The current state of chaos and disorder in Ferguson, Missouri has sparked larger debates across the U.S. on a host of issues. Some of the discussion focuses on matters directly related to the shooting of teen Michael Brown by a police officer identified as Darren Wilson. The use of deadly force by police officers on unarmed citizens always comes with controversy, particularly in areas in which police personnel are overwhelmingly white and the community is largely black. A side issue also arose over the release of video footage appearing to show Brown robbing some cigars from a convenience store. Critics immediately saw this video release as an attempt to discredit the shooting victim.
The larger debate arising from the disorder in Ferguson concerns the militarization of local police departments. A world audience has viewed footage of police with sniper rifles and full military gear, together with military assault vehicles. Many question the appropriateness of military style force and intimidation to quell unrest, particularly when the source of the unrest is community dissatisfaction with the actions of the police themselves. In the current situation overtaking Ferguson, Missouri, the use of military weaponry and equipment appears to have fueled the community rage further.
Over the last 20 years, the U.S. military has distributed over $5 billion worth of surplus equipment to local police departments. Equipment and material no longer used by the military is available to local law enforcement at no cost except for the expense of picking up the items. Typically, the military equipment flows to local law enforcement without debate or discussion. The only way the community could really chime in might be when police budgets are reviewed and a local council member notes an expense line item for armored personnel carrier maintenance and repair. The most extreme example could be a $42,000 bill for Banning, California related to an accident when an officer was attempting to drive a large, surplus giveaway tank back to Banning.
Like many other things in life, the use of military equipment by local law enforcement must be coupled with common sense. If the community is upset with the apparent overuse or inappropriate use of deadly force, then employing large and scary symbols of deadly force to quiet crowds does not make sense. On the other hand, those upset with the police response need to understand that police commanders themselves feel under siege and may not react with the most logical response if not given time to reflect on the situation. Nevertheless, that excuse does not condone the release of the video of Michael Brown stealing from the convenience store while the community situation is still tense. Brown does not need to be viewed as a choir boy in any event. Even if he did rob the store, the robbery should not come with a death penalty.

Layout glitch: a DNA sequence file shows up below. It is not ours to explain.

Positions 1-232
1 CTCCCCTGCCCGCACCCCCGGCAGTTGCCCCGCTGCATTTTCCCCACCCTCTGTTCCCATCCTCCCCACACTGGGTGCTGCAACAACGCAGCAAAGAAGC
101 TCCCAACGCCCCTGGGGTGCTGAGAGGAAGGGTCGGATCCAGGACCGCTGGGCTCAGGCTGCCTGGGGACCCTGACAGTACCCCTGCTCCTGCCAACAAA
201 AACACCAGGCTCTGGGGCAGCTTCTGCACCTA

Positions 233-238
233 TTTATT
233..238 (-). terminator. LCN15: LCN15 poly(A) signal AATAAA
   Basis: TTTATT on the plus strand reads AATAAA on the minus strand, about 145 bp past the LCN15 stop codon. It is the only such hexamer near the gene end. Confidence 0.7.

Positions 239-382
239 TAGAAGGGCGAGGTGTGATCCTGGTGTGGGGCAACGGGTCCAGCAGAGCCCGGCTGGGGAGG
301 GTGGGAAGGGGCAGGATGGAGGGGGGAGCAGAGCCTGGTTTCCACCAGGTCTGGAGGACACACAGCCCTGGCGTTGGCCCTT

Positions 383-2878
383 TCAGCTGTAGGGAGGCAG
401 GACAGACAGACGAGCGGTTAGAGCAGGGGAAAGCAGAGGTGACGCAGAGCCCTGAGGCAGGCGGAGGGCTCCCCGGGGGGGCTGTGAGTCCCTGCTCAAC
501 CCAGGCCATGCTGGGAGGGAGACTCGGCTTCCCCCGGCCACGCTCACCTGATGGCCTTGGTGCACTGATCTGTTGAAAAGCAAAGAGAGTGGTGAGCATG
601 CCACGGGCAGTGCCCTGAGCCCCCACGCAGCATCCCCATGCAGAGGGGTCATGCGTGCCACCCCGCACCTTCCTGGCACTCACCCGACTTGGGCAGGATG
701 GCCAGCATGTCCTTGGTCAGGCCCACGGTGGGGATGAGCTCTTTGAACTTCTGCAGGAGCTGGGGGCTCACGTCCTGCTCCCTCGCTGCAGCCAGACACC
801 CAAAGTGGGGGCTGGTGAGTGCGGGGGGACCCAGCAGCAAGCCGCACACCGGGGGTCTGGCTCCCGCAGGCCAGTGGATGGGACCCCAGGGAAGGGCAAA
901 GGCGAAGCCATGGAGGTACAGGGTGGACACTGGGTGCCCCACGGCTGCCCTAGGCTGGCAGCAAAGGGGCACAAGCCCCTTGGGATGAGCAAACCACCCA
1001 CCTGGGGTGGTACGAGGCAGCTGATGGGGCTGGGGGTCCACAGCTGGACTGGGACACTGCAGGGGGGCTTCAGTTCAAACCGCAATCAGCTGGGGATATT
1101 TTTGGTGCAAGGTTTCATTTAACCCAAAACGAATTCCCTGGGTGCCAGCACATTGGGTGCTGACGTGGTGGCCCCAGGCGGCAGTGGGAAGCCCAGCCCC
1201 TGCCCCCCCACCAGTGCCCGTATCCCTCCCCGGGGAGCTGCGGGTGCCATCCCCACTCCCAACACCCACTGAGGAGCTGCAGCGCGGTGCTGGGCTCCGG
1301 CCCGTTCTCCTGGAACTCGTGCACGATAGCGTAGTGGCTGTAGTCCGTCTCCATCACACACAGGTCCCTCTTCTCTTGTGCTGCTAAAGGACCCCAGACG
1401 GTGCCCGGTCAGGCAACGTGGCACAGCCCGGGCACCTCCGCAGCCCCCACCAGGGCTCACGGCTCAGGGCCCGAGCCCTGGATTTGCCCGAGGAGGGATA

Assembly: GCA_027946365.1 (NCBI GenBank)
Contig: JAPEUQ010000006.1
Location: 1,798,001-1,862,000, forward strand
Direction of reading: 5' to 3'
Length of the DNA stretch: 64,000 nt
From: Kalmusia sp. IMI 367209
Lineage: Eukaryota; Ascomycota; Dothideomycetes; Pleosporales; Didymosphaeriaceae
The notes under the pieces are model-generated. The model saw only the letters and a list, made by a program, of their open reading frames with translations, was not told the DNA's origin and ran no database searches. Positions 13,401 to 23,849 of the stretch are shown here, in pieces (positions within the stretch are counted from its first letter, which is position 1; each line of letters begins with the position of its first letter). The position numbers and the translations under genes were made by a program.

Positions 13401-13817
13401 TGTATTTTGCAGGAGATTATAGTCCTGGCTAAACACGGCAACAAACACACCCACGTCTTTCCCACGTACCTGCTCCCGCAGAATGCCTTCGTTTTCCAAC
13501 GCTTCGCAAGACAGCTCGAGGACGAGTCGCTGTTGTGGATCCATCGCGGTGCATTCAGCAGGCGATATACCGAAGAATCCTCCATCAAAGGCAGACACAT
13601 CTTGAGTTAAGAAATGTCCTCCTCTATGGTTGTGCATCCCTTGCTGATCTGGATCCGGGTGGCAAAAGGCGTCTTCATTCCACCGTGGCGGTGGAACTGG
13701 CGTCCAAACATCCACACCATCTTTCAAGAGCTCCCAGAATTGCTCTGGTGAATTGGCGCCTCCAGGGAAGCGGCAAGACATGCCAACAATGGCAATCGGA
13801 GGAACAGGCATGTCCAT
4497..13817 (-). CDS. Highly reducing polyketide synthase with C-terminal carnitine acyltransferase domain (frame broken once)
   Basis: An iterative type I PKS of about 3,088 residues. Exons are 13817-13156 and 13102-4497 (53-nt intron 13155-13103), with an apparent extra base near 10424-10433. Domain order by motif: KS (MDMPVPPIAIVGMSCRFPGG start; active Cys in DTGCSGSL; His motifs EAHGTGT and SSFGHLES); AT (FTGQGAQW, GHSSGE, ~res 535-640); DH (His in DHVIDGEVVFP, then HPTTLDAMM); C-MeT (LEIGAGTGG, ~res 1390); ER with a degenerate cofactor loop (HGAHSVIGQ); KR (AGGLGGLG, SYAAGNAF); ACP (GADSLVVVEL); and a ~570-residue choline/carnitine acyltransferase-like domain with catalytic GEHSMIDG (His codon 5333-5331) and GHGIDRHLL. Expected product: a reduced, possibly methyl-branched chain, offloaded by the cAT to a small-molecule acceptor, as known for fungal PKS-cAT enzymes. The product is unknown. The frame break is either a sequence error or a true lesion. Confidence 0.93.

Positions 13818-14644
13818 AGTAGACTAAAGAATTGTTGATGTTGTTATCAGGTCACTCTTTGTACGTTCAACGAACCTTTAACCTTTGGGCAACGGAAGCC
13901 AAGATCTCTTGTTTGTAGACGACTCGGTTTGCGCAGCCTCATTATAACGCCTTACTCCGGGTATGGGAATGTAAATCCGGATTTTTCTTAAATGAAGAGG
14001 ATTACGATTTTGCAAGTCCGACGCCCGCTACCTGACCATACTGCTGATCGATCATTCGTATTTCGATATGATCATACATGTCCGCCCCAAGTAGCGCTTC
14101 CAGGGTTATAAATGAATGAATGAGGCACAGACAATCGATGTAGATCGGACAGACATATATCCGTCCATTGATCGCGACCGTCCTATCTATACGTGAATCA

When local events go viral, finding common sense is often difficult as other agendas become involved. Unrest in the community brings in provocateurs such as Al Sharpton and the New Black Panthers. On the other side of the coin, a national audience can see Sean Hannity giving softball interviews to Ferguson Police Chief Thomas Jackson. Appealing for cooler heads to prevail on the local level is more difficult when national celebrities with known agendas join the fray to push their causes.
The current disarray and disorder in Ferguson, Missouri is sparking a debate on a host of issues large and small. No doubt the residents of the community and the police personnel involved wish that another forum or locality could be the incubator for these discussions. The fishbowl national attention, however, may be the catalyst for reasoned discussion to occur after the chaos in Ferguson recedes.
Opinion by William Costolo